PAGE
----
Healthcare Resource Guide: Saudi Arabia

Saudi Arabia

Statistics


Summary

Policy Issues

Market Entry

Current Market

Trends

Main Competitors

Current Demand

Registration Process

Barriers

Reimbursement

Government Procurement

Trade Events

FAQs

Best Prospects

CS Contacts

Market Size

Capital: Riyadh

Population: 33.6 million (2018)

GDP: $683.83 Billion (2018)

Currency: Saudi Riyals (US$1 = SAR 3.75)

Language: Arabic (official); English (widely spoken)

Summary

The Saudi healthcare sector is the largest in the Near East. Education and healthcare spending still accounts for the largest share of the Saudi 2018 budget, at more than 36% of the total budget. With the drop in oil revenues, however, the Saudi Government scaled back the levels of spending across the board. However, the budget for healthcare and social development increased nearly 10% in 2018 to reach a total of $39.2 billion. Public spending still dominates at 79%, though the private sector is quickly catching up and growing at a faster pace, mainly due to the launch of the National Transformation Program (NTP) in 2016, which aims, among other objectives, to expand the privatization of government services, including healthcare.

Saudi Arabia's healthcare landscape will continue to evolve as the government pursues reforms in the sector. Boosting health privatization initiatives will be a central part of the Kingdom's economic diversification efforts, intended to reduce its dependence on the public sector. The healthcare sector contributed $20.8 billion to the Kingdom’s GDP in 2015. The sector is projected to grow by 13.7% by 2025. Recently, the government decided to privatize all its public hospitals and introduce Public-Private Partnership programs, as included in the government’s NTP 2020 objectives:

  • To expand the role of the private sector from 25% to 35% by 2020
  • To increase the number of licensed medical facilities from 40 to 100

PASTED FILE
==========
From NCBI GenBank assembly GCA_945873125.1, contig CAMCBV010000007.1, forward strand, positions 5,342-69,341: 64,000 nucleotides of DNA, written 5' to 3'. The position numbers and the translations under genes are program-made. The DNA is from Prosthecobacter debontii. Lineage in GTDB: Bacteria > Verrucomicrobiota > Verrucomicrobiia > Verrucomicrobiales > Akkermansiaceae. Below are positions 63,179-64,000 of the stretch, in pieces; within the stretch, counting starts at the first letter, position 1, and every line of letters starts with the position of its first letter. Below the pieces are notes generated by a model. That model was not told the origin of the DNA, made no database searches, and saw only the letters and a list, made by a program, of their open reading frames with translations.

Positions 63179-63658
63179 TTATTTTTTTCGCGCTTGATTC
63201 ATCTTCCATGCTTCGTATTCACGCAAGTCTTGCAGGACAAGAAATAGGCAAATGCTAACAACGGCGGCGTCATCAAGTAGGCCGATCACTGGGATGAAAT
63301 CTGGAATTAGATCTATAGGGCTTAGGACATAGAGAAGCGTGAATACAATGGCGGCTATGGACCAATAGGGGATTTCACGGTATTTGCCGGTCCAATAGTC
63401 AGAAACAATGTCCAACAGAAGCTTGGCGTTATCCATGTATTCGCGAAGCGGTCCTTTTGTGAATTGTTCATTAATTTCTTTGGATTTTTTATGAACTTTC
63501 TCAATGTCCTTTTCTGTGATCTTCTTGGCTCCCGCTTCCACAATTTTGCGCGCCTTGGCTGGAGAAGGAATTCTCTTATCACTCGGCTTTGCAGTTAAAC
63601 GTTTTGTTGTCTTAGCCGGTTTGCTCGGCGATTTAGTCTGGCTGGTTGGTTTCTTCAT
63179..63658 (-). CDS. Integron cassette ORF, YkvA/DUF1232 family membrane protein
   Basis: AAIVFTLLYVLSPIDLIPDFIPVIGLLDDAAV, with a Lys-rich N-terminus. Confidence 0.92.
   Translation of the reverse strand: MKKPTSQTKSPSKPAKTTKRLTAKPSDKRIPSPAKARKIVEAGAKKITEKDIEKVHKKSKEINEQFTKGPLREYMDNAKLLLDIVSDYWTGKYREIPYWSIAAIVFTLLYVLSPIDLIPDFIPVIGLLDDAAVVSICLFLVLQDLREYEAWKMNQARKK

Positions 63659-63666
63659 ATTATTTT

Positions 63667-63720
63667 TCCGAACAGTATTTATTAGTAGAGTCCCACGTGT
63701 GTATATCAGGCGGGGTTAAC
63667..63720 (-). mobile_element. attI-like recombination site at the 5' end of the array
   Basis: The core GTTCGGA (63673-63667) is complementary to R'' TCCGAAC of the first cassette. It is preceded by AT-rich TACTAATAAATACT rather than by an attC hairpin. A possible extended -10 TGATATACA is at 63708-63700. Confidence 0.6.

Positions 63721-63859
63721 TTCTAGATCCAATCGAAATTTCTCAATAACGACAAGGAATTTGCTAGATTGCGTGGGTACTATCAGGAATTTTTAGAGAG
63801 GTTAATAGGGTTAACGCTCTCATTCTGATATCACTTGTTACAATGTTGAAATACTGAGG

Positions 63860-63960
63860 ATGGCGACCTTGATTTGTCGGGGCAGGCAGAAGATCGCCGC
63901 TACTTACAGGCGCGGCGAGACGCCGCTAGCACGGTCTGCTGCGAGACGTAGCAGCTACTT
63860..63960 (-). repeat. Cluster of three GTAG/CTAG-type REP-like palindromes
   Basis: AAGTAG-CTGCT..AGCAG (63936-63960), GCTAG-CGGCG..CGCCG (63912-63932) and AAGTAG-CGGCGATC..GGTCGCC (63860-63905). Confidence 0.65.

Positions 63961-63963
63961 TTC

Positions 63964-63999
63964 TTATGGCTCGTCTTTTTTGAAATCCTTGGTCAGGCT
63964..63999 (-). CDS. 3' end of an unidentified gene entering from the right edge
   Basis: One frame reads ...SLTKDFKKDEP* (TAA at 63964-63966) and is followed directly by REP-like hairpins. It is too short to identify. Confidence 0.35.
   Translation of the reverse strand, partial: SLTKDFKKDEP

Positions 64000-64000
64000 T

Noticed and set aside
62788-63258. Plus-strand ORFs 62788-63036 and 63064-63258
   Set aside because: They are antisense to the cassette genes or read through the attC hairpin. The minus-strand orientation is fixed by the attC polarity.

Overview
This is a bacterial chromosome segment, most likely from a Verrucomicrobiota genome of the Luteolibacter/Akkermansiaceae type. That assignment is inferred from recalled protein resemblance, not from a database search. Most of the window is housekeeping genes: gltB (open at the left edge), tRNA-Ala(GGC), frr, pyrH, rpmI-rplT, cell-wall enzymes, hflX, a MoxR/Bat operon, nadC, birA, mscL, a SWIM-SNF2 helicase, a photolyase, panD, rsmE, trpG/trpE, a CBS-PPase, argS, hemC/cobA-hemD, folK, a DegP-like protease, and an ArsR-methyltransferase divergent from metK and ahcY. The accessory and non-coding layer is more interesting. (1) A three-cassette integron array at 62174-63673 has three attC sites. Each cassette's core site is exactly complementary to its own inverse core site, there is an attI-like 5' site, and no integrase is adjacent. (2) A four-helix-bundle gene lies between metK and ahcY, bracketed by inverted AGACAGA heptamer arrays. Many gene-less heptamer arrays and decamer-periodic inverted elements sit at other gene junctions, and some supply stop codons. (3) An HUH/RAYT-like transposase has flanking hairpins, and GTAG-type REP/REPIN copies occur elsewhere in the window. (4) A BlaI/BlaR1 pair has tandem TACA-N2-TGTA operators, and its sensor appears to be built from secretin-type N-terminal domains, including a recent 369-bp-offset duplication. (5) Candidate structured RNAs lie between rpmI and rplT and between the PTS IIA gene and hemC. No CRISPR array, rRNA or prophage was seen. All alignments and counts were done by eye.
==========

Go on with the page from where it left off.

• To increase the number of internationally accredited hospitals
  • To double the number of primary care centers visits per capita from two to four
  • To decrease the percentage of smoking and obesity by establishing a strategy focused on preventive medicine and advocate for a healthy lifestyle and wellness
  • To focus on digital health

Imports of medical devices accounted for more than 98% of the market at $1.8 billion, and American companies top the list of suppliers with a 21% share of total imports. Local manufacturing is still limited to consumables, including bandages, gloves, syringes, and some furniture including non-electrical beds. The NTP envisages boosting and supporting local manufacturing through foreign investments in the healthcare sector, especially for pharmaceuticals and medical devices.

The Kingdom of Saudi Arabia accounts for 59.4% of the purchases of pharmaceutical products in the Arabian Gulf and will remain a key market for many leading multinational pharmaceutical companies in the Near East. In addition to the demographic and epidemiological driving factors, the transition to an increasingly privatized and comprehensive healthcare system will drive the demand for both patented and generic drugs.